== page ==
SELECT * FROM table WHERE col LIKE '%'

will return everything. Is there a wildcard for the query

SELECT * FROM table WHERE col = '*'

Clearly * doesn't work, I just put it there to indicate where I'd like a wildcard. The column I'm selecting from contains an integer between 1 and 12, and I want to be able to select either all records with a particular number, or all records with a wildcard.



LIKE is basically the same as =, except LIKE lets you use wildcards.

These two queries will return the same results:

SELECT * FROM table WHERE col LIKE 'xyz';
SELECT * FROM table WHERE col='xyz';

Without a '%' in the LIKE query, it is effectively the same as '='.

If you're doing a selection on an integer column, you should consider using the IN() or BETWEEN operators. It sounds like you have two separate conditions that should be handled in your code however, rather than in the query, as your conditions dictate that you need at least two different kinds of queries.

Edit: I should clarify that LIKE and = are similar only in normal, humdrum string comparison usage. You should check the MySQL Manual for specifics on how it works, as there are situations where it's not the same (such as language sets).

  • Thanks, just what I was looking for. Will handle it in code and change the query to include that particular WHERE clause if and when it's needed. – Dan Apr 29 '09 at 21:46
  • Does MySQL support BETWEEN? I thought that was just TSQL – Joe Phillips Apr 29 '09 at 22:48
  • @Joe: BETWEEN is standard SQL. I've never met any system supporting SQL that doesn't support BETWEEN. – Larry Lustig Oct 28 '10 at 2:49

If you want to select everything, why are you attaching the WHERE clause at all? Just leave it off conditionally instead of putting a wildcard into it.

  • 1
    I was thinking that, then I thought, no, that's nonsensical, he must just be using the wildcard as an example and really he would anchor text on one or both sides of it. Then I reread the question in detail and no, you're right, he just needs to leave off the WHERE for his application. – chaos Apr 29 '09 at 21:42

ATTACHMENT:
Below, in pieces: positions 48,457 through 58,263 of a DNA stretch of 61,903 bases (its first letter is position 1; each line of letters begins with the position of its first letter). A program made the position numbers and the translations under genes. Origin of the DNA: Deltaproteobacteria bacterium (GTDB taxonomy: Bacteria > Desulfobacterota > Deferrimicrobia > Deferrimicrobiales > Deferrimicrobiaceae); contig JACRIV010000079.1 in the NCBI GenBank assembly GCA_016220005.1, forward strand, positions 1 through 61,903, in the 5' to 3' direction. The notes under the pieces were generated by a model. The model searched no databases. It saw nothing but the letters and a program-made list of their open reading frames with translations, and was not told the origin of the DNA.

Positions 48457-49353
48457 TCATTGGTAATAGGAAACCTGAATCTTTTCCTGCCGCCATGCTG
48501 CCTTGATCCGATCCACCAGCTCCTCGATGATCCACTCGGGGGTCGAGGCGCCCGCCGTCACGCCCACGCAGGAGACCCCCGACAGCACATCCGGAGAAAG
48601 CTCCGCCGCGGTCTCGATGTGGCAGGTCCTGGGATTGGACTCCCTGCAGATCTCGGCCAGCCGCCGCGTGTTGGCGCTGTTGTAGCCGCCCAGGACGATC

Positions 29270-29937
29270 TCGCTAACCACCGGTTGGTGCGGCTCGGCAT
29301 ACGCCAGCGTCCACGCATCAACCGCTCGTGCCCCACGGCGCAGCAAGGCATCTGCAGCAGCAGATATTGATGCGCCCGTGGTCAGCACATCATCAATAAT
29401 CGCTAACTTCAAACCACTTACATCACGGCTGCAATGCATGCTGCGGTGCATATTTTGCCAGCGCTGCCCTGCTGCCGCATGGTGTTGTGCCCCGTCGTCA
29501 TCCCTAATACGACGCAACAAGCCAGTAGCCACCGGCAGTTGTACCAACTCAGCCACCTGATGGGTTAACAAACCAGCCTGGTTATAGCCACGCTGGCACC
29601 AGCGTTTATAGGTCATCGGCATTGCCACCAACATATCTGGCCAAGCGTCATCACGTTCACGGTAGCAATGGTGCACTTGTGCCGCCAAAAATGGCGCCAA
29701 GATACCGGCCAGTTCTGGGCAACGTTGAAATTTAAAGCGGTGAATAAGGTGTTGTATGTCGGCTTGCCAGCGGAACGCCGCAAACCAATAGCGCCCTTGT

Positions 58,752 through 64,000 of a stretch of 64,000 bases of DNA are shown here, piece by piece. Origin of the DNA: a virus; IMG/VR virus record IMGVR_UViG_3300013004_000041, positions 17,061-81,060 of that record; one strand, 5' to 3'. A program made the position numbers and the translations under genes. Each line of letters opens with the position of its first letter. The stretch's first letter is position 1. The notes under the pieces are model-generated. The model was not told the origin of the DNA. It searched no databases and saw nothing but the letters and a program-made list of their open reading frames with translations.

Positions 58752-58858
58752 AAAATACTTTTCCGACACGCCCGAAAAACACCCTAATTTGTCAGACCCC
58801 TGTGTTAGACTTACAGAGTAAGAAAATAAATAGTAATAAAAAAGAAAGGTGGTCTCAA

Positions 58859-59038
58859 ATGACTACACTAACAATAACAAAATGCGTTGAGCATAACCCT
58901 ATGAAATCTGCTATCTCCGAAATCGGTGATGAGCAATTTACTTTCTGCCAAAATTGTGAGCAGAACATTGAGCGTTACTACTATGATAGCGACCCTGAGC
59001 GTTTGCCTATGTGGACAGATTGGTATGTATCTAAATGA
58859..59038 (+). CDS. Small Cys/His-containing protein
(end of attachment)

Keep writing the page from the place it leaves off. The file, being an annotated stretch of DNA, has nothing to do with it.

• 1
    Dan, you know that the WHERE part is optional, right? If you leave it off, then you'll select every row. – allyourcode Apr 29 '09 at 21:46
  • On the contrary, it's easier to have an optional argument if you do it this way. You can prepare a single statement and, if there are no constraints required, simply pass % to execute() in the case of PDO. If there are constraints, it works just the same as an =. This made my code so much cleaner because as of php7, I can do this $stmt->execute([$args['class'] ?? '%']); instead of preparing two separate big 'ole queries! – Kenneth Jan 22 '19 at 19:30

The reason for using LIKE is because the = does not offer wildcard support. Otherwise there would be no reason for LIKE

SELECT * FROM table WHERE col RLIKE '.*'

i.e. regular-expression LIKE.


zombat's answer is great, but I only noticed in his answer that you are selecting integers. He mentioned IN() and BETWEEN(). Here's examples using those syntaxes, as well as some other options you have for an integer field.

SELECT * FROM table WHERE col = 1;
SELECT * FROM table WHERE col <= 6;
SELECT * FROM table WHERE col < 6;
SELECT * FROM table WHERE col >= 6;
SELECT * FROM table WHERE col > 6;
SELECT * FROM table WHERE col <> 6;
SELECT * FROM table WHERE col IN (1,2,5,6,10);
SELECT * FROM table WHERE col NOT IN (1,2,5,6,10);

Assuming your query is parameter driven a case statement is probably appropriate

select * from mytable
where col like case when @myvariable is null then % else myvariable end

Where @myvariable is either null if you dont want a value otherwise it would use the integer value you pass in.


I have encountered such a case while building a stored procedure for a report Following is my solution, hope this is what you had in mind :)

set @p = "ALL";


select * from fact_orders
dim_country_id = if(@p is null or @p="ALL", dim_country_id, @p)
limit 10

If your values are in the the range (1,12) then:

select * from table where col>=5 and col<=5; //this is equal to col=5

select * from table where col>=0 and col<=12; //this is equal to col=any value

The same line can produce both effects by choosing the 2 parameters appropriately. I faced a similar problem when I needed a single prepared statement which should work with 2 different ways , either checking for a particular value in a column or ignoring that column completely.

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